|Informative Information for the Uninformed
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Aside from general sanity checks, Blizzard also has had some issues relating to authentication. Blizzard currently has two systems in use for user account password authentication. In order to create a third party client, these systems had to be understood and third party implementations reduced. This has revealed several flaws in their implementation.
The first system Blizzard utilizes is challenge-response system that uses a SHA-1 hash of the client's password. The game client implementation of this system lowercases the entire password string before hashing it, significantly reducing password security. (A third party client could opt not to do this, and as such create an account that is impossible to log on to through the official Blizzard game clients or the text-based protocol. The text-based protocol sends a user's password in cleartext, after which the server lowercases the password and internally compares a hash of it with the account in question's password in a database.) However, a more serious security problem remains: in SHA-1, there are a number of bit rotate left (``ROL'') operations. The Blizzard programmer responsible for implementing this apparently switched the two parameters in every call to ROL. That is, if there was a ``#define ROL(a, b) (...)'' macro, the programmer swapped the two arguments. This drastically reduces the security of Battle.net password hashes, as most of the data being hashed ends up being zero bits. Because of the problem of incompatibility with previously created accounts, this system is still in use today.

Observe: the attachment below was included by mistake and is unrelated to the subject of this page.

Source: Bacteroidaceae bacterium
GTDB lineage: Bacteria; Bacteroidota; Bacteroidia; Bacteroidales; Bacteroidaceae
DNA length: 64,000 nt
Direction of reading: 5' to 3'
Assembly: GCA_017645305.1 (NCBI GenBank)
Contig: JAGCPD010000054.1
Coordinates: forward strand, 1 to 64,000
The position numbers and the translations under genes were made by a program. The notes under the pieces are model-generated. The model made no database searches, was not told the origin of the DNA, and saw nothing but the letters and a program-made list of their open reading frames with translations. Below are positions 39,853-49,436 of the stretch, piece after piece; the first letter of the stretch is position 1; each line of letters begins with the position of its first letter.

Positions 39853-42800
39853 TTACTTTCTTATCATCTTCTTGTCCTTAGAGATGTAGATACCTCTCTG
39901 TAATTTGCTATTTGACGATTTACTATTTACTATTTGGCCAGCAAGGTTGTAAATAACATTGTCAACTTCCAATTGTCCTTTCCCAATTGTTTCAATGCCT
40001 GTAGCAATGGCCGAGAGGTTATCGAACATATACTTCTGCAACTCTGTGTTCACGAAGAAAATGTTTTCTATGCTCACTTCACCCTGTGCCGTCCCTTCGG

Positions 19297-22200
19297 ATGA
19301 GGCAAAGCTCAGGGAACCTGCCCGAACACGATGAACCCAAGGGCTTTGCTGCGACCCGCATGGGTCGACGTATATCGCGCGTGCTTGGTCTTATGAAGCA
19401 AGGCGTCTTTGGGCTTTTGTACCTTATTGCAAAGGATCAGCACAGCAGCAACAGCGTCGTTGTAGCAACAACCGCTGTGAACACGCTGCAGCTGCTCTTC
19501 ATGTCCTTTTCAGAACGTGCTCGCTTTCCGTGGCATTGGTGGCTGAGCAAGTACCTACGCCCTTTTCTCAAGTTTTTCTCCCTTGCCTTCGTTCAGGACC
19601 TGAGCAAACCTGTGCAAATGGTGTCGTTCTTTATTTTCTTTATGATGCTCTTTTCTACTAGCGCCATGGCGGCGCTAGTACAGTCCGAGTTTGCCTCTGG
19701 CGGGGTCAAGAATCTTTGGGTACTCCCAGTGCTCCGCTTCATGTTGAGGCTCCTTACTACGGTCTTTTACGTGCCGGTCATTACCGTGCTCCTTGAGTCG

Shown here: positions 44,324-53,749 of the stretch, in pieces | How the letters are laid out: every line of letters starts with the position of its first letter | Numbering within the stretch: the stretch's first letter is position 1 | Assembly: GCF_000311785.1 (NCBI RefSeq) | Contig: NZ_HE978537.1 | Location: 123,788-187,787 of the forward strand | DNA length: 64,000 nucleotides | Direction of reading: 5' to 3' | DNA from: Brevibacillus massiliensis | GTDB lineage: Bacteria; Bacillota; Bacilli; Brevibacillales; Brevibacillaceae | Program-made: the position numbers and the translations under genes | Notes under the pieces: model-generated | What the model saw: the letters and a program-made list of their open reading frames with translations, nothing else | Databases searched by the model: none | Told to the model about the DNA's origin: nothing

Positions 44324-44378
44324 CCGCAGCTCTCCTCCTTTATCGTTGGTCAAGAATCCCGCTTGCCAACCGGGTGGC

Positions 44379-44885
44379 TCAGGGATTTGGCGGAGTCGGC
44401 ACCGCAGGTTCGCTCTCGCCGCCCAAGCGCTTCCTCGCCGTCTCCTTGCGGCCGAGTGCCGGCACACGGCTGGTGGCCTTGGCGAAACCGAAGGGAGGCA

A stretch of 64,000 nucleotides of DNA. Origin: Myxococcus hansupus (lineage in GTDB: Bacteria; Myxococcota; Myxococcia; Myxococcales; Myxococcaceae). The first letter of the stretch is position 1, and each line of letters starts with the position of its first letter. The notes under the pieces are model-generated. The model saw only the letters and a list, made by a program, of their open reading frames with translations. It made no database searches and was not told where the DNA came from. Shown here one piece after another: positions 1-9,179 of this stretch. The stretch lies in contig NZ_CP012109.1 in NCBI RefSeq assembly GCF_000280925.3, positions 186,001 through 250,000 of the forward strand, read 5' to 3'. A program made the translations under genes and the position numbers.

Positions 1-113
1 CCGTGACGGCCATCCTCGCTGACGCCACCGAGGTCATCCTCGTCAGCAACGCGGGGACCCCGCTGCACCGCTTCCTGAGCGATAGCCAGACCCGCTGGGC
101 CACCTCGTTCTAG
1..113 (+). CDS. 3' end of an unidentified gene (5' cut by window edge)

The second system Blizzard utilizes is one based off of SRP (Secure Remote Password, see http://srp.stanford.edu). Only Warcraft III and it's expansion use this system for password authentication. This product has it's own account namespace on Battle.net, so that there are no backwards compatibility issues with the older ``broken SHA-1'' method. It is worth noting that Warcraft III clients and older clients can still communicate via chat, however - the server imposes a namespace decoration to client account names for communication between namespaces, such that a client logged on as Warcraft III would see a user ``User'' logged on as Starcraft on the USEast Battle.net network as ``User@USEast''. However, this system is also flawed, albeit less severely. In particular, the endian-ness of calculations is reversed, but this is not properly accounted for in some parts of the implementation, such that some operations expecting to remove trailing zero bits instead remove leading zero bits after converting a large integer to a flat binary buffer. There is a second flaw, as well, although it does not negatively impact the security of the client: In some of the conversions from big numbers to flat buffers, the server does not properly zero out bytes if the big number does not occupy 32 non-zero bytes, and instead leaves uninitialized data in them. The result is that some authentication attempts will randomly fail. As far as the author knows, this bug is still present in Battle.net.